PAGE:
Currently reading : Independence Days
An interview with Yvonne Ritter, Stonewall Veteran
Could you please provide us with a bit of background?
I grew up in Brooklyn and went to a parochial grammar school where nuns used to beat you up and tell you were bad if you looked at a boy or a girl. They would make you feel bad about everything you did. I was the oldest of the grand children and I remember one New Years Eve, at the age of eight. I was crying about something and my uncle said “Big boys dont cry”, I replied “I’m not a boy, I’m a girl.” As a reaction he slapped me across the room. At that time I didn’t know what to not say to people.
I was a five by five as kid. You know, five feet tall and five feet wide. I ate to compensate. By the time I was in seventh grade I wanted to do something to get my self-esteem back, so I went on this crazy diet and lost about 90 pounds.
What is your family background?
Mexican, French, German, English, Irish and a tiny bit black. I didn’t quite fit in the neighbourhood as my father was whitefish, he was French-German and my mother was Mexican.
And what neighbourhood in Brooklyn did you grow up in?
East Flatbush ten blocks from Brooklyn college.
When did you start hanging out with the queer community?
I was still trying to play straight, I was in this position when I was afraid to come out to people and I was hiding. So I did this crazy weightlifting thing, if you look at my arms they’re quite big. I’m almost embarrassed about that – I went to a weightlifting competition when I was in high school. And I was weird – this was all implying I was ashamed of who I was and I was trying to be something else, something that I wasn’t. Which led to the abuse of alcohol & drugs. However, this December I’ve been clean and sober for 34 years.
I always knew who I was though. When I used to play with the kids in the neighbourhood I always used to take the female role. We had make believe guns and there would be Cowboys and I would be the beautiful girl.
My uncles were macho. But my mother and one of aunts never judged, even though my fathers brothers were sexist. When I finally came out to my family and told them what I was going to do, it didn’t really matter to them at all. It’s like being an alcoholic, to people who love you it doesn’t matter. And people who care, you shouldn’t worry about.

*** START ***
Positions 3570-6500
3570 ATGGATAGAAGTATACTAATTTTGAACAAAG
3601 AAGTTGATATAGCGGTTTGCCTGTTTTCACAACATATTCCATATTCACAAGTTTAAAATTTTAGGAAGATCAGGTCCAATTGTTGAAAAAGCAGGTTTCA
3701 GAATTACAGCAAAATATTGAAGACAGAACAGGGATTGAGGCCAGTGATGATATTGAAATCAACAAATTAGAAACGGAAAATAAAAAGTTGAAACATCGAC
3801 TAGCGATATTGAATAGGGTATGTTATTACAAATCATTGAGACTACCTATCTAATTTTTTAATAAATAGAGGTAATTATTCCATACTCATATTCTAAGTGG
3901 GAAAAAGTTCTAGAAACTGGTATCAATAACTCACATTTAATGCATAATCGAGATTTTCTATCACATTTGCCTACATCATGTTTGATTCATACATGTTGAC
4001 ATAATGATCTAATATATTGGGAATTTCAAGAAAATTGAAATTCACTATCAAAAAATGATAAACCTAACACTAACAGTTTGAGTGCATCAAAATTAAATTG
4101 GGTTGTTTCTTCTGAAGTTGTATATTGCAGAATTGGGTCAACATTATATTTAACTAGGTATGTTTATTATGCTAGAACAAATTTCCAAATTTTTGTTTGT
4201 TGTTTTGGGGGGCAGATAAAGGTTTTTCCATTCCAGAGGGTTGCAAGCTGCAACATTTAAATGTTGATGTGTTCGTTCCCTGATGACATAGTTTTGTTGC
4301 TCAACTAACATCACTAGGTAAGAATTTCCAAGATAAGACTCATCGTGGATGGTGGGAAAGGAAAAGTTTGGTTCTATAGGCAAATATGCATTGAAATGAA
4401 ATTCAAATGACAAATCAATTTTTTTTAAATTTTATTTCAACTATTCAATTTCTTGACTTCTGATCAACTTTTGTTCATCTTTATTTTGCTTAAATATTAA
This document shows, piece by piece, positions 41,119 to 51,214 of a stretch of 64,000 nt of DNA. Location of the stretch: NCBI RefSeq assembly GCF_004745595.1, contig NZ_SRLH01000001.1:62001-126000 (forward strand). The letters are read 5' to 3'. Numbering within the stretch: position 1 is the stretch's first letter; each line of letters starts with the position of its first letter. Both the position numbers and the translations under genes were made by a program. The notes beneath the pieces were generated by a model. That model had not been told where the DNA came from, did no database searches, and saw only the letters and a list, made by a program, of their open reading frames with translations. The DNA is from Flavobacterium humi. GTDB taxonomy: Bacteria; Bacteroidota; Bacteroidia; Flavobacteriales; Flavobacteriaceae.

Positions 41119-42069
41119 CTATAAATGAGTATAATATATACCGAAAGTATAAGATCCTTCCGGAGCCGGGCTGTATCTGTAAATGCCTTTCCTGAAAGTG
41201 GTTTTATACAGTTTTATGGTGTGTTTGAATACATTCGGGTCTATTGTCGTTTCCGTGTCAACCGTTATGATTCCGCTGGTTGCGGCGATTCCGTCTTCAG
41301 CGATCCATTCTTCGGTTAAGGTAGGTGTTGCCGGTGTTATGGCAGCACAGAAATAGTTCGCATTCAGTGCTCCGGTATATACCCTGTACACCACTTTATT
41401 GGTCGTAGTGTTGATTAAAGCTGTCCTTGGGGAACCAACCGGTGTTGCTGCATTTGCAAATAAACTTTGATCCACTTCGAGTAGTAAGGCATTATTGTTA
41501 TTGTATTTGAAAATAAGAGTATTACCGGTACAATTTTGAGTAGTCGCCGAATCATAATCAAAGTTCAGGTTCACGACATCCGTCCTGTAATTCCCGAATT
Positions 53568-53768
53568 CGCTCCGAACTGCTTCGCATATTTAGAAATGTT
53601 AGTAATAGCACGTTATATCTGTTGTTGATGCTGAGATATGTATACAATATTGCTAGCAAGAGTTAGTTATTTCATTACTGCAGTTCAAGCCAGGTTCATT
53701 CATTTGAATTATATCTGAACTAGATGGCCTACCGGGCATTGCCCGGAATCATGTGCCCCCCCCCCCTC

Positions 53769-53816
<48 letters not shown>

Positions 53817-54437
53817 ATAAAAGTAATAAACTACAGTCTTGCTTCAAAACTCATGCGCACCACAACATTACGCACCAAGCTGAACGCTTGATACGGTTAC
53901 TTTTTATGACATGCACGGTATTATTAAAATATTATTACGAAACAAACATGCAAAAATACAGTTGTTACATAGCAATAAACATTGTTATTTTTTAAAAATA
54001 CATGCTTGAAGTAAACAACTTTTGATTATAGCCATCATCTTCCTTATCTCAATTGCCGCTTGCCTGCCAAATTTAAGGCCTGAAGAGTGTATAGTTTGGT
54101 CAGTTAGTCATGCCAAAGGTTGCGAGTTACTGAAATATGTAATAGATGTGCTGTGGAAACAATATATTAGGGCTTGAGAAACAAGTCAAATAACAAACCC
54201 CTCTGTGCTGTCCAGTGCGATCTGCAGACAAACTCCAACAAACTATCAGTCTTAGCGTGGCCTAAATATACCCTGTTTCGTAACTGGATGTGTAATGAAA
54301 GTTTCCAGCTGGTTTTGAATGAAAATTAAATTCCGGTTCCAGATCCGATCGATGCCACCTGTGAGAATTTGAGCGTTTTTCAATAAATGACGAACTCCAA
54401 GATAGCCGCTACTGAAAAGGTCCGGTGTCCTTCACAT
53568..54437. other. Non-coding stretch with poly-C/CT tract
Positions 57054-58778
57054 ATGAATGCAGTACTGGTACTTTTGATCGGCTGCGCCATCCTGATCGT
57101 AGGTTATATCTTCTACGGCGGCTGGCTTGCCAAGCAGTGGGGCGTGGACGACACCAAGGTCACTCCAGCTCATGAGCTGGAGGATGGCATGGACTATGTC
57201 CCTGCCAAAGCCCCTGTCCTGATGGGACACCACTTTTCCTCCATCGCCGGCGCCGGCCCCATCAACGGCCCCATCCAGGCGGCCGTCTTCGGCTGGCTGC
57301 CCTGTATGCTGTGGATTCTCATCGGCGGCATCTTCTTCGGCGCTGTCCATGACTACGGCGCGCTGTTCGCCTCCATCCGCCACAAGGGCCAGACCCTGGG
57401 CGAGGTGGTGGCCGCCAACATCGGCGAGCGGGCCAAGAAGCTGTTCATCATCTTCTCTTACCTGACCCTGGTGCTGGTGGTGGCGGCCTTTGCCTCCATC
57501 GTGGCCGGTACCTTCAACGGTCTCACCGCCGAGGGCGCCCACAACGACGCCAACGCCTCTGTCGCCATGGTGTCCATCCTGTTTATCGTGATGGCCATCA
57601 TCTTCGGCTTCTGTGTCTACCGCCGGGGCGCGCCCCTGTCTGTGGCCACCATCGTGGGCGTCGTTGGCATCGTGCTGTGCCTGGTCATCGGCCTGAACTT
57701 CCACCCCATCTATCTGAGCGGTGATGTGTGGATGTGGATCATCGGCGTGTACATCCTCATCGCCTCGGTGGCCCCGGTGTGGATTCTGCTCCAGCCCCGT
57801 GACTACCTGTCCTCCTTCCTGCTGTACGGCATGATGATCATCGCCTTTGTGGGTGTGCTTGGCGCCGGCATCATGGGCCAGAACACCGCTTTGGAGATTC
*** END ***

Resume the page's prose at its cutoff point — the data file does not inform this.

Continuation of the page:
Chloe once said “Transitioning was the joy of self acceptance”. How did you find out for yourself?
I find it to be true. Instead of worrying about what people thought about me. I had no control of what people said about me, unless I wanted to punch them – to fight them, to knock their teeth out! You have no control about me and less control about what they say about me. You have no control of what people say, do and feel. I learned that after a while, and once I let go of that I was a lot better off. I had a lot better self esteem, people treated me differently. It was only after I got sober that saw these things.
How did New York City play a part in your self discovery?
New York City was probably a good thing for me. I lived in Brooklyn and I moved in to the city in my teens. I used to go to the gay bars in Brooklyn. I had been to Stonewall before – before that fatal night, where I almost got arrested.
Do you recall the chain of events? When you read about it, they say it happened in the early morning?
It happened in the early mornings and the next days or so there was a lot of hoohah [tension/noise]. I had been there a lot, I had been to a lot of gay bars, I had been to the Stonewall. The police came in and started pushing people out.
Was there any awareness of what the issue was? I read in a book called ‘Gay Power’that there were some mafia issues?
Yeah, a lot of the gay bars were run by the mafia. There was a power struggle between the cops and the mafia. The clients and the gays in the bars were the ones to suffer however.